If you want to know what happens to Pepper and Lovelace after the events of The Long Way to a Small Angry Planet this is the book for you. And if you haven't read planet yet then what? Why - go do that now then come back...

Becky Chambers writes so so beautifully and this world she has built is a vibrant, eclectic, multi-cultural joy to read about. Her characters are drop dead gorgeous, intriguing, fascinating and most of all so very authentic, you just live with them. I lived with the crew of the Wayfarer in the last novel and in this one I lived Pepper's past and watched in awe as Lovelace (Sidra) mapped out her future.

Oh I don't know what to call it. Literary science fiction? No, whatever, it just IS storytelling at its very very best and most engaging. Roll on the next book. Any chance of getting the gang together again? I really really hope so.

Simply Heavenly. That is all.

Highly Recommended.
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Format: Kindle Edition Verified Purchase
4.5 of 5 stars
A Closed and Common Orbit (AC&CO) is the second in the Wayfarer series by Becky Chambers. I really enjoyed the first book and was very keen to pick this one up. AC&CO, much like No.1, was a completely unexpected surprise for me. I always feel a little tentative when picking up science fiction, it isn’t my comfort zone I suppose, and the very notion of space opera makes it sound even more daunting, but Becky Chambers manages to create stories about different worlds, different planets, different species and their lives in a way that makes them accessible, heartfelt and compelling.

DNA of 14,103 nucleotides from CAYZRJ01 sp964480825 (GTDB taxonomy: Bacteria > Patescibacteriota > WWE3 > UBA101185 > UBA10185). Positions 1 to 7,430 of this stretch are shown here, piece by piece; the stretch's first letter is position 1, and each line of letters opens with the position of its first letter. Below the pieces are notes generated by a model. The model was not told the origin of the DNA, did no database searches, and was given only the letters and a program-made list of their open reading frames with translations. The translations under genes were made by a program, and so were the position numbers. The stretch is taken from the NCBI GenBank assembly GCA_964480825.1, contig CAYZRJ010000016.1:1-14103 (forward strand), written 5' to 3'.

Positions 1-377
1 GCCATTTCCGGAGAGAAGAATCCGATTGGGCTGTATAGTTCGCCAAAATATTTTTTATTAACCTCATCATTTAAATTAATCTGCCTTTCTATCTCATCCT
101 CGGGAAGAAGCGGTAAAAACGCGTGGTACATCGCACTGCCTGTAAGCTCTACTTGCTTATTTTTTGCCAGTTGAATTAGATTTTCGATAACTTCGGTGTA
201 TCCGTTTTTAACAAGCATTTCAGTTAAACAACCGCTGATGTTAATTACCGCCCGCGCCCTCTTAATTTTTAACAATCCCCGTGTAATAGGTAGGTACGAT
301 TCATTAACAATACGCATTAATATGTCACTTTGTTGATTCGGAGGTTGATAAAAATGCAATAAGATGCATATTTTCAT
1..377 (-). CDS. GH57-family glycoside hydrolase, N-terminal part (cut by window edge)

Firstly, I would mention that although AC&CO takes place in the same universe as A Long Way to a Small and Angry Planet it isn’t really a sequel although it does include one of the characters from the first story. I would say this is more like a spin off that continues the story of Lovelace. It has a different feel to the first. ALWTASAAP was almost like a bunch of mini stories affecting the crew of the Wayfarer as they went on their journey from A to B. AC&CO has a much stronger focus on two main characters and their own journeys of personal discovery and fulfilment.

Secondly, I don’t really intend to focus too much on the plot but to leave that element as a surprise.

Thirdly, if you love a story that relies on great characters then I think you’ll enjoy this as much as I did. Pepper and Lovelace are both wonderful to read about. I won’t deny that Pepper was my favourite, I just couldn’t help myself, her backstory was made of totally horrendous and yet unputdownable compelling reading material. Lovelace also made for some heart wrenching material as she went through her own series of touching and sometimes embarrassing anecdotes.